Source: Image by FelixMittermeier from Pixabay

India is a land of a billion opportunities. As per a report by the Centre for Economics and business research, India is expected to become the world's 3rd largest economy by 2030. Over the next 25 years, India's population will grow to the level of 1.67 billion. Currently, 1.36 billion people reside in India in which, the share of youth is expected to be 34.33%. India currently has the biggest youth population and will continue to have this advantage until the year 2030. The youth population's advantage could be derived maximally if we create enough job opportunities for them. For this purpose, India should attract foreign companies to set up manufacturing units in India.

Let's for a minute dive into the story of Apple's entry into China. China knew the importance of roping in big companies like Apple and went the whole hog in making the road for Apple paved with roses. China spent billions of dollars recruiting workers, building roads, constructing power plants, factories, and employee housing. Today, almost every iPhone, iPad, and Mac are assembled by Chinese workers. Apple brought with it millions and millions of jobs for China. India also needs to follow the same strategy as China did for Apple. It needs to make sure that it creates favorable conditions for international companies. India has also taken steps in this direction by offering incentives in the range of 4-6% payment for the company's incremental sales to companies in electronics, mobile phones, pharmaceuticals over the next five years. Thus, companies like Samsung, Foxconn, Wistron, and Pegatron have shown interest in opening plants in India. This would generate employment opportunities and also strengthen India's image as a global manufacturing hub.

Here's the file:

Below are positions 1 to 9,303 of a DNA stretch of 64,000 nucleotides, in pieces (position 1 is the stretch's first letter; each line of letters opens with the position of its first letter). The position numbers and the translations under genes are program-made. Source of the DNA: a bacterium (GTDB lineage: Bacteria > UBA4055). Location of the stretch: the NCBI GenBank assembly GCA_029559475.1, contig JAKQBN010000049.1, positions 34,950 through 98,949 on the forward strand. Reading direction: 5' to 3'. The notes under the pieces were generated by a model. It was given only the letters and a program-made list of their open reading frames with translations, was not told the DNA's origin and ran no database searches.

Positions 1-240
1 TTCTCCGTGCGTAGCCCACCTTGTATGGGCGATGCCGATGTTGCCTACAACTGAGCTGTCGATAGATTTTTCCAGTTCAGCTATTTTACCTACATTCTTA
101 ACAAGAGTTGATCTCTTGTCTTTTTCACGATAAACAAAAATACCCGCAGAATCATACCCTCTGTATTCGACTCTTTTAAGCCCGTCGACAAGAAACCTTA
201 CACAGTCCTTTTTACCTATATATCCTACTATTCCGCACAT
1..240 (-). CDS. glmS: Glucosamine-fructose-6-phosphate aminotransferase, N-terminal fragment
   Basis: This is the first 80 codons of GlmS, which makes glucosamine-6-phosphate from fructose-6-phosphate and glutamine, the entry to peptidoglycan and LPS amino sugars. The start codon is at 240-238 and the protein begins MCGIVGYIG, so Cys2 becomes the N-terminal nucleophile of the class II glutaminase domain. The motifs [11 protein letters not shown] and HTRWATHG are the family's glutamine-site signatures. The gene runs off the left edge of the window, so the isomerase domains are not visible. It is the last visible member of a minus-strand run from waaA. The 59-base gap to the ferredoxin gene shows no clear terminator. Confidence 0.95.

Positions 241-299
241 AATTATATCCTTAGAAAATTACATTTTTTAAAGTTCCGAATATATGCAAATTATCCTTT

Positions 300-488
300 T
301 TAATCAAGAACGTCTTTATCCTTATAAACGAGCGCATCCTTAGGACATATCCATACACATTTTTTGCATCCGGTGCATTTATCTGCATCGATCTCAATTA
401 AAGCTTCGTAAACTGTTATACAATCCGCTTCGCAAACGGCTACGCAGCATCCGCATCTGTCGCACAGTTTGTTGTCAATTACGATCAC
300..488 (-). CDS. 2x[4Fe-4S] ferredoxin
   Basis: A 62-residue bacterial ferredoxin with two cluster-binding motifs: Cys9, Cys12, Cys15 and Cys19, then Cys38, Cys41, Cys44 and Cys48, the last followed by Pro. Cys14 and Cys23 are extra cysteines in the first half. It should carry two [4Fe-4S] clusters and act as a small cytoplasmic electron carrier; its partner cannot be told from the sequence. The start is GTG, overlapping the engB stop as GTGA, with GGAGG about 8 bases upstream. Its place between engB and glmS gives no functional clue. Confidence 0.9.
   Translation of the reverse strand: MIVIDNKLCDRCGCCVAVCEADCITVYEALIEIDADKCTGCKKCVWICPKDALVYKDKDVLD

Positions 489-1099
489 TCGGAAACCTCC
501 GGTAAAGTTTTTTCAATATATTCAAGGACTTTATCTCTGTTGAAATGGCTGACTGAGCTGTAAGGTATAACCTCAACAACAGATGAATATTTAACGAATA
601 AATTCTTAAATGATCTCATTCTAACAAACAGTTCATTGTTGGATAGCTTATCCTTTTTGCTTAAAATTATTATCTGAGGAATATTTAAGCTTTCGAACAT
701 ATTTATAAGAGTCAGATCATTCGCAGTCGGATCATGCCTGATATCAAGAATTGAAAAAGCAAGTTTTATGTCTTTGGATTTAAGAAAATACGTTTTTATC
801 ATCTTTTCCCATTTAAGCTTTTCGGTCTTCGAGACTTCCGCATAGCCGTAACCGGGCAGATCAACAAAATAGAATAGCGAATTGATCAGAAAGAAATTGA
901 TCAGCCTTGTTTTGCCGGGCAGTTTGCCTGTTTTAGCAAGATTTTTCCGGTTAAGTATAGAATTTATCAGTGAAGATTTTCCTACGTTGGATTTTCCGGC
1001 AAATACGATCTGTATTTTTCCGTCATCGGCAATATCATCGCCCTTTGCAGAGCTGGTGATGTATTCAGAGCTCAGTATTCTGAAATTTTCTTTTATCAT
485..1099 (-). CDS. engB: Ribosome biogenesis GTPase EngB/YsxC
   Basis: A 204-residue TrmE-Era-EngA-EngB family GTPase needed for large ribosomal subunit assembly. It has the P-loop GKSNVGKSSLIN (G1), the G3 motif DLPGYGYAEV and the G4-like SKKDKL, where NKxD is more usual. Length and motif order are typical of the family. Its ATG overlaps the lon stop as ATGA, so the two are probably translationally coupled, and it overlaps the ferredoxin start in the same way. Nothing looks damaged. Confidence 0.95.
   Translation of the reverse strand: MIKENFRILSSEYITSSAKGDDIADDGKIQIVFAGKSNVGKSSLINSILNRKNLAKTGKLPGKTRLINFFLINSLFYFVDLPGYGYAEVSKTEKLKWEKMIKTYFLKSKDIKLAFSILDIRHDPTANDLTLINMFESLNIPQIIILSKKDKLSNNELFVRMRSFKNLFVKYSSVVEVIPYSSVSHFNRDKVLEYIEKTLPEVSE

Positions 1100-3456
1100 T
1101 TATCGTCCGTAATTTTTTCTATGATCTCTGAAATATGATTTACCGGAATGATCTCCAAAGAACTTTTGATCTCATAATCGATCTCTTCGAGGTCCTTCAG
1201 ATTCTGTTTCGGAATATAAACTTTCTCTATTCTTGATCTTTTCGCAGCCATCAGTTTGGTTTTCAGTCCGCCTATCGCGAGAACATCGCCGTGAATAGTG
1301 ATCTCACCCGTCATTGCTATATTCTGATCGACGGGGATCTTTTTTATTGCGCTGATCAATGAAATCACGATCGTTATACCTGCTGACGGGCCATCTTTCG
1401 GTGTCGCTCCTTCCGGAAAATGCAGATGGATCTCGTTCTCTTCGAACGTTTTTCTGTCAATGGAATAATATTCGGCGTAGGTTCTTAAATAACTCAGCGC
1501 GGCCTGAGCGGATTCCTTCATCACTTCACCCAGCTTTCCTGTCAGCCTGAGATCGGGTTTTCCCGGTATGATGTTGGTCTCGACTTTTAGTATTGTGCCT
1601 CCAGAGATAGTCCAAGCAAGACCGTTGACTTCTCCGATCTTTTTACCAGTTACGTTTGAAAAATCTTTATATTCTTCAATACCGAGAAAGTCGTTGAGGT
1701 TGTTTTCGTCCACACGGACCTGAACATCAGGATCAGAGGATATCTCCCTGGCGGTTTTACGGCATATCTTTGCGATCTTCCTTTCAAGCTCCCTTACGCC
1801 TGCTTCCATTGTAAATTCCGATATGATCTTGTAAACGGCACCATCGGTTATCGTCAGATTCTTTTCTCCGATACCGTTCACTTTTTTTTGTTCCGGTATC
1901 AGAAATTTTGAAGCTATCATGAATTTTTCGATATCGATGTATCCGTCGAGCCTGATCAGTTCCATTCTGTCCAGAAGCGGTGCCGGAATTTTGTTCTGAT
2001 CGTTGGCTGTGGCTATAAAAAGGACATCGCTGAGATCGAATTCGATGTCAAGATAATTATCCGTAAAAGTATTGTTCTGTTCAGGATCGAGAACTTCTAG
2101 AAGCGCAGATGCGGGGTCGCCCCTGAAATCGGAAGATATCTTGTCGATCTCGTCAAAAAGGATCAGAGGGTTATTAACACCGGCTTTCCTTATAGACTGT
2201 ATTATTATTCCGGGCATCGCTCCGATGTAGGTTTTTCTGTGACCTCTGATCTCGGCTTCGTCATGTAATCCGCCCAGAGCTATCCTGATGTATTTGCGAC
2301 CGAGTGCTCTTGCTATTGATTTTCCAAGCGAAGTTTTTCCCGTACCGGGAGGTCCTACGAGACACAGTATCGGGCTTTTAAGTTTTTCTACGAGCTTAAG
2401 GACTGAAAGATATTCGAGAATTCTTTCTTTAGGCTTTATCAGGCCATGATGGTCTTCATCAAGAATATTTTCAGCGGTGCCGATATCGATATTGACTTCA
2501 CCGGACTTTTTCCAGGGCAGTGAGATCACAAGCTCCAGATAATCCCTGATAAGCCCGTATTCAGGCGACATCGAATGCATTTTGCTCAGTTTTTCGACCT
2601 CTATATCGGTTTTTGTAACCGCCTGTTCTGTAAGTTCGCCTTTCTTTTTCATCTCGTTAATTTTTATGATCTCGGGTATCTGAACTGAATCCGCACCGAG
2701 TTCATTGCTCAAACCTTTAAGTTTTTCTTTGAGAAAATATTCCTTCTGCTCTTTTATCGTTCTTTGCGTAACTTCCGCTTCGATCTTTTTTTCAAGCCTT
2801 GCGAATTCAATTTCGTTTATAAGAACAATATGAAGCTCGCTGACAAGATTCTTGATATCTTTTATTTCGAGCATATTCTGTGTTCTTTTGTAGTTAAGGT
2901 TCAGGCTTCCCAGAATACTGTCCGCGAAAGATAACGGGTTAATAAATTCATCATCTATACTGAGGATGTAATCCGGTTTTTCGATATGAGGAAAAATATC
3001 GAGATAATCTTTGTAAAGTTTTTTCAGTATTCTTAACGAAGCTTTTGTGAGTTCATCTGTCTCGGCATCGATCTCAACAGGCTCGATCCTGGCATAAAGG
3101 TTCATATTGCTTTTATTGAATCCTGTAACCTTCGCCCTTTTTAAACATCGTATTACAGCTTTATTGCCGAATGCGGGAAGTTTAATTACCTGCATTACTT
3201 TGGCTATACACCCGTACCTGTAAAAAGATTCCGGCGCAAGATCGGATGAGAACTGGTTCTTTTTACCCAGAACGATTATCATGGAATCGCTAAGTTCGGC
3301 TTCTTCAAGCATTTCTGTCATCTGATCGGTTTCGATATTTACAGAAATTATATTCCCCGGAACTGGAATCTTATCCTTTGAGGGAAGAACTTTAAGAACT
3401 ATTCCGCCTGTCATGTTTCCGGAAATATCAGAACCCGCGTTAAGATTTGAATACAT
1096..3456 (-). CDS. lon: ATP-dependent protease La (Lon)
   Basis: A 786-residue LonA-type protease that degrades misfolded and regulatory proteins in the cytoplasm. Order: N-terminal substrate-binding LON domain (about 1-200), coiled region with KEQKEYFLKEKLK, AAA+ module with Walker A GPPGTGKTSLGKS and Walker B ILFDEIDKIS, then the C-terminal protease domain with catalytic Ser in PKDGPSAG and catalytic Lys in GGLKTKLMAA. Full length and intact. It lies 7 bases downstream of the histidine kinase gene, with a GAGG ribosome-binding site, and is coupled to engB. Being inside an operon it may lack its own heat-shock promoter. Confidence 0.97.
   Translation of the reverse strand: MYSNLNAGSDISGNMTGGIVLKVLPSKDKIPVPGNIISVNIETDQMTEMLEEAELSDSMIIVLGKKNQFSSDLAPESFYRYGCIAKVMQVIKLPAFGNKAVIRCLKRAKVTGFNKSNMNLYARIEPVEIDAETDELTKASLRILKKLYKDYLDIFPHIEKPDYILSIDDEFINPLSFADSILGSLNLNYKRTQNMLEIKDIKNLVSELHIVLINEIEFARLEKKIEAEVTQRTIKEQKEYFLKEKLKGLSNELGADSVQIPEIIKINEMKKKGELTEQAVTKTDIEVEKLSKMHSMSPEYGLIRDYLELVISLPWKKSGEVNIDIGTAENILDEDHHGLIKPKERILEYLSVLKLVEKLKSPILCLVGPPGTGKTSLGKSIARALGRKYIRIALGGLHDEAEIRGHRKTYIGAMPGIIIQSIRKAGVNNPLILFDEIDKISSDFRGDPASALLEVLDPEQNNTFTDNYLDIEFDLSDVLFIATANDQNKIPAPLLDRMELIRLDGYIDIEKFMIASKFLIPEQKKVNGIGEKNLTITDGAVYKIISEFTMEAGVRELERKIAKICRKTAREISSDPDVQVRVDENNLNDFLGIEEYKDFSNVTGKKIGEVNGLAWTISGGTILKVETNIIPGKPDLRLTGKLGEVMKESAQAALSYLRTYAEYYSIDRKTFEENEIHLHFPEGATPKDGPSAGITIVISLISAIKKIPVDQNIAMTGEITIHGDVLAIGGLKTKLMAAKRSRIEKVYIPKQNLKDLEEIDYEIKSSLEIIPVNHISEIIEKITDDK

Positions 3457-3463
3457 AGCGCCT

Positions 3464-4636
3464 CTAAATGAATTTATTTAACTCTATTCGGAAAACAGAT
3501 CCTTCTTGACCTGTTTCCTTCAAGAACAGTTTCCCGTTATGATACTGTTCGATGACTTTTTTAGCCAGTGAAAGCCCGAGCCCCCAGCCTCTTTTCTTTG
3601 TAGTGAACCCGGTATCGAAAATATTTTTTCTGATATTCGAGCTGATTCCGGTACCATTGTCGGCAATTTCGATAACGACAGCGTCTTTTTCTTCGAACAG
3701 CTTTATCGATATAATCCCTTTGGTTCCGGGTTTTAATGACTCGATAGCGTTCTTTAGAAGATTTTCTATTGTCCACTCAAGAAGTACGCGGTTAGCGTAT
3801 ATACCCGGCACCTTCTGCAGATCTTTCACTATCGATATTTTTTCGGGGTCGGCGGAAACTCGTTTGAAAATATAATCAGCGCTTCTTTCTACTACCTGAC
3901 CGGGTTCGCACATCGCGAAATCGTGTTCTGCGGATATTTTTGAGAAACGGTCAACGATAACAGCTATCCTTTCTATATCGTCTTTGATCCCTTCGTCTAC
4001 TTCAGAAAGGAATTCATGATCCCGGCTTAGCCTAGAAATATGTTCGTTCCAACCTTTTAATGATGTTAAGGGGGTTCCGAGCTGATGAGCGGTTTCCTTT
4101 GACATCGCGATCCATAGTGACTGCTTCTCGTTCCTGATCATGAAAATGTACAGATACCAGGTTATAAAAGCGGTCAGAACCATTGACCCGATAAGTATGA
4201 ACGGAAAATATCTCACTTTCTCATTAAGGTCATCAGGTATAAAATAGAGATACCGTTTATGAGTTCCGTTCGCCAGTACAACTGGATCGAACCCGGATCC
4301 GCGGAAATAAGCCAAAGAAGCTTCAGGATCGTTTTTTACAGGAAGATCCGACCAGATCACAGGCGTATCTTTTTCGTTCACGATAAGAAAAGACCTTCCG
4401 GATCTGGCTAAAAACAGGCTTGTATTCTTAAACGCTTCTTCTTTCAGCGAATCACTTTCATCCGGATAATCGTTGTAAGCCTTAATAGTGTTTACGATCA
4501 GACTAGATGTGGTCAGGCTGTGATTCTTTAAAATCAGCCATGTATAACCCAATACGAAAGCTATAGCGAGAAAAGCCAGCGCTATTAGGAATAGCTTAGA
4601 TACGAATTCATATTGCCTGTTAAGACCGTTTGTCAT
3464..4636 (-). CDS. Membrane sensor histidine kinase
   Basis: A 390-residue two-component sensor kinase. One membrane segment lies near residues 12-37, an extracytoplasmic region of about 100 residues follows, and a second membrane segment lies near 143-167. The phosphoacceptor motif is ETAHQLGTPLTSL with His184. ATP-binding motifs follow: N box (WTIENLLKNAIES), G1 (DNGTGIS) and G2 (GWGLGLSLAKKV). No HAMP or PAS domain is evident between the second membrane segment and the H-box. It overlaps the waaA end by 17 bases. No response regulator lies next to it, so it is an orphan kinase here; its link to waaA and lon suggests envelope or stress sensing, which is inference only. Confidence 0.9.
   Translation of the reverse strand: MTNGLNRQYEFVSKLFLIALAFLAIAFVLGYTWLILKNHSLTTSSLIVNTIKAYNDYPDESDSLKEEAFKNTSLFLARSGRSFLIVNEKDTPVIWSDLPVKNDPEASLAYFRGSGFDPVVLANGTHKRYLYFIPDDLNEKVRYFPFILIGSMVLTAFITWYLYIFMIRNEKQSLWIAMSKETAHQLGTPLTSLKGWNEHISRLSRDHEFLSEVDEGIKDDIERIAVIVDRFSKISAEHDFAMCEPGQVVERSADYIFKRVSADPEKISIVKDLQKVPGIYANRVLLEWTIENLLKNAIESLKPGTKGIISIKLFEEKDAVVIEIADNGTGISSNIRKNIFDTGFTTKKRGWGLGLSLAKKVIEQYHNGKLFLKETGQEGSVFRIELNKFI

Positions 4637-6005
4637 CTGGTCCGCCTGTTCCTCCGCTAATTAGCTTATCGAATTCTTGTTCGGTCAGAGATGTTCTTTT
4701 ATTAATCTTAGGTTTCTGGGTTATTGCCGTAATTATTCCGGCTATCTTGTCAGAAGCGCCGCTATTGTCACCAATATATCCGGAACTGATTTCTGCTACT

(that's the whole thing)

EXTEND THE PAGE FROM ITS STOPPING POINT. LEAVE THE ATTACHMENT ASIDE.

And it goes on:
Oil imports have long been the mill around India's neck as India imports nearly 84% of its crude oil requirements as per Ministry of Oil data. It is a major foreign exchange guzzling commodity. Not only does the import of oil burn a hole in the foreign exchange reserves, but it also makes our country prone to the vicissitudes of international oil prices. Increasing oil prices increase the inflation in the economy. Thus, the problem should be dealt with at a severe pace. One of the initiatives by the government in this regard is the mixing of ethanol with petrol. This is a wonderful initiative by the Government of India as its benefits are multipronged like reduced oil dependence, reduction in pollution, increased incomes to our farmers. Thus, the target for ethanol-blending in petrol is 20% by 2025, which has been advanced by five years from 2030. Ethanol is mainly extracted from sugarcane, damaged food grains like rice and wheat, and agricultural waste. India currently mixes about 8.5% of ethanol in petrol, which is outstanding progress. The use of alternative sources of energy like natural gas, solar energy, nuclear energy is also crucial in this regard. The government is working at a breakneck speed to ensure the share of renewable sources of energy in power generation goes up. The Indian government has set an ambitious target of ensuring that 60% of all the energy generated is renewable by 2030. The government needs to back the renewable energy industry with lower interest rate loans which currently stand in the range of 12-15%, higher tariffs, and other incentives.